Today is the first day of my Book Arts 1 class. I’ve been working on the syllabus for the past week, tweaking and refining. The current version is a strange patchwork of old and new, of professors and colleagues past, present, and future. It’s interesting, from a teaching theory perspective, to see which parts of the syllabus change and which remain the same, to observe how my approach as an educator, the goals of the class, its context in the overall curriculum, and the needs/concerns/culture of the institution affect the way that the thing is structured. Here’s the opening section, the “Course Description:”

This class is an introduction to books as an art form—both in concept and structure/design. The class is structured around learning a series of binding styles of increasing complexity and expressive possibilities. We will cover all of the foundational skills and concepts for bookmaking (folding, sewing, pros and cons of different types of adhesives, and paper and board grain) as well as some low-tech printing and image generation techniques. Class discussions will include the history of the book, and the unique conceptual problems presented by the form. Individual class periods will be made up of demos, hands-on exercises, discussions, critiques, and some work time for the homework assignments. Field trips and guest speakers (if arranged) are TBA.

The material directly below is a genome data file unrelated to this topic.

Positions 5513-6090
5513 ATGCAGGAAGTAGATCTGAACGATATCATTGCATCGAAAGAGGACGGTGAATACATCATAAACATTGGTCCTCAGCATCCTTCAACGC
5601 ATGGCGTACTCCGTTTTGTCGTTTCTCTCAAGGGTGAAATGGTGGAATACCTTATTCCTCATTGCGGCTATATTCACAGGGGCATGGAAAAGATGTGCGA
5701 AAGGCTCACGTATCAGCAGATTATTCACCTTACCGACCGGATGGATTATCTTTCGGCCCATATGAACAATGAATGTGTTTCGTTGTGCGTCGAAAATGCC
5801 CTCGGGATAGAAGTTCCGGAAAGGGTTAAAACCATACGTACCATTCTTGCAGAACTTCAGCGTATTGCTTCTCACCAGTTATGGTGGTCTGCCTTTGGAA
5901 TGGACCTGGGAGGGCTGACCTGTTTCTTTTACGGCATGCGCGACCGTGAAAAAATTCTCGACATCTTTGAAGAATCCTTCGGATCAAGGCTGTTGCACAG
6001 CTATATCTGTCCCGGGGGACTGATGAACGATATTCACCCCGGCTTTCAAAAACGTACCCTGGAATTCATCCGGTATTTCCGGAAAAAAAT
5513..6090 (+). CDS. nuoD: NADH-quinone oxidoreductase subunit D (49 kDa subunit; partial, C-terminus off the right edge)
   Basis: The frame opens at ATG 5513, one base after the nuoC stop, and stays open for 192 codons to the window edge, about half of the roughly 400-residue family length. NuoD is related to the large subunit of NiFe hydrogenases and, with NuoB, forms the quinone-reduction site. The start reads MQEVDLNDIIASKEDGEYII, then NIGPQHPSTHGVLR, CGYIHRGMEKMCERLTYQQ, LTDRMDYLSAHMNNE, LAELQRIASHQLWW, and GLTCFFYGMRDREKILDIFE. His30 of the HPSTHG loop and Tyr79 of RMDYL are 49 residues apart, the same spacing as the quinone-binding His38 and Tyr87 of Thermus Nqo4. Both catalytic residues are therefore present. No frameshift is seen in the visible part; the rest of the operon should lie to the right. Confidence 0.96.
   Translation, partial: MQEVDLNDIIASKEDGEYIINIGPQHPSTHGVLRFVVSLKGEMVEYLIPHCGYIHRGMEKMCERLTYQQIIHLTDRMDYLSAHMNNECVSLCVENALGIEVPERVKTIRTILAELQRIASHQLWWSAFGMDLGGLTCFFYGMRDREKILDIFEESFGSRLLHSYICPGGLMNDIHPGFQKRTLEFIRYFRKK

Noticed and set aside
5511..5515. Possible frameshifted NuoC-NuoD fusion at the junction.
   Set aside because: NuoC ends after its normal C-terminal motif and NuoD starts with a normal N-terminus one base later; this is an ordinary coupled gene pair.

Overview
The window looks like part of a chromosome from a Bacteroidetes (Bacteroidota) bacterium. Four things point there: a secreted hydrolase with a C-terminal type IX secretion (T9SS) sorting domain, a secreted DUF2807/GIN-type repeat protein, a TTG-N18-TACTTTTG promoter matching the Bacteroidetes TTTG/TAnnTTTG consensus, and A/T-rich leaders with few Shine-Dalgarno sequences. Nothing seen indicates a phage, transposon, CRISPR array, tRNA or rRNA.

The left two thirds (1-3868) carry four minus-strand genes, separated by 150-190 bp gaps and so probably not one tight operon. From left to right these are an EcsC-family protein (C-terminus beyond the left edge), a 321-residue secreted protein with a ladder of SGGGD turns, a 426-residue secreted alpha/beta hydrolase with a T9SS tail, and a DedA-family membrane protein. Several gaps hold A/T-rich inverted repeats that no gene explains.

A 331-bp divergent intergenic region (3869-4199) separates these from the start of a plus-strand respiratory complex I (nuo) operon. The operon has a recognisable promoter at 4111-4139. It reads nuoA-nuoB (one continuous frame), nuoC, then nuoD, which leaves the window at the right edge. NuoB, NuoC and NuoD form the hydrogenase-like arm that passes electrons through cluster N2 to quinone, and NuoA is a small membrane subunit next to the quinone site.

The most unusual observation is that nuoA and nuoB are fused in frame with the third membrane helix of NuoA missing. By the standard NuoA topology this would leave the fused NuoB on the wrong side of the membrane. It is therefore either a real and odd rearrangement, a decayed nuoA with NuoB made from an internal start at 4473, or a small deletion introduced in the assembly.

This is an informal, experienced-based course. How much you get out of it depends on how much you put into it. Ideally the class will function like an “art laboratory” where everyone involved is working, sharing ideas and learning together. Beyond the concepts and skills essential to a committed bookmaking practice, it is hoped that this course will open a window towards self-expression and awareness.

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